Outside political forces, including an advocate for the accused, behind the scenes urged a top general not to accept a plea bargain, which he then rejected. Gen. Sinclair pleaded guilty to lesser charges of improper relations with two female officers and conduct unbecoming an officer.
“The Obama administration is wrong in trying to redefine ‘justice’ to mean that a person’s guilt can be proven by accusations alone,” said Elaine Donnelly, who heads the Center for Military Readiness. “The Brig. Gen. Jeffrey Sinclair case was no different from many others, except for his rank. The judge was correct in suspending proceedings when a meddlesome ‘victim advocate’ tried to inject political considerations into the courtroom, egged on by politicians, the media, and nervous Pentagon officials.”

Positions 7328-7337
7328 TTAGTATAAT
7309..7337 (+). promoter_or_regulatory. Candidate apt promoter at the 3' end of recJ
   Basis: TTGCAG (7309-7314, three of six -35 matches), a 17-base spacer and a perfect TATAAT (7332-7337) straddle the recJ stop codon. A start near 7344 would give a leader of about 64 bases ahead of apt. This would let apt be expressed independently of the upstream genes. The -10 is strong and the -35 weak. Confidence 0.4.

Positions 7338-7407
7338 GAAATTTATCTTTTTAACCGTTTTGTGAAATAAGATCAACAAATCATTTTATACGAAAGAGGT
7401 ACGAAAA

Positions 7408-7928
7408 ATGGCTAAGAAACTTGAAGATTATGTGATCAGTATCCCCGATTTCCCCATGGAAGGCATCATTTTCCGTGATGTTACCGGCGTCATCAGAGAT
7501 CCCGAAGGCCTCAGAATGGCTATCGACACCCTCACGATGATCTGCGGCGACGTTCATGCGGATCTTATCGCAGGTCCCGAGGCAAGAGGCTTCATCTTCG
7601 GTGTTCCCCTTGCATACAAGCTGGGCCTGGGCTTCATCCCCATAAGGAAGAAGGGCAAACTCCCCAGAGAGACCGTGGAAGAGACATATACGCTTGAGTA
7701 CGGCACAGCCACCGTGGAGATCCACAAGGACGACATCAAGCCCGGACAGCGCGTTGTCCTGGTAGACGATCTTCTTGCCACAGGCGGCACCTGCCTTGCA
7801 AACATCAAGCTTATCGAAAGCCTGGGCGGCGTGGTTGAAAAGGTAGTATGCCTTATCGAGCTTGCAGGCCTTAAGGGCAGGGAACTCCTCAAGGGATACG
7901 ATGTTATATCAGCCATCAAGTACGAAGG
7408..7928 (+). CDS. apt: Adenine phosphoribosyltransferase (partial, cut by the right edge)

“The ultimate long-term goal should be justice based on truth, not politics,” Ms. Donnelly said.
Defense lawyers across the country have filed motions to dismiss charges based on public statements made in 2012 by Marine Commandant Gen. James F. Amos. During a series of speeches to Marines known as the “heritage brief,” he urged them to “get rid” of sex offenders. Lawyers have argued that the speeches were tantamount to an order to convict.
Promoting victims’ rights
During a Senate debate on whether commanders should be removed from decision-making on serious sex abuse cases, senators seemed to demand convictions.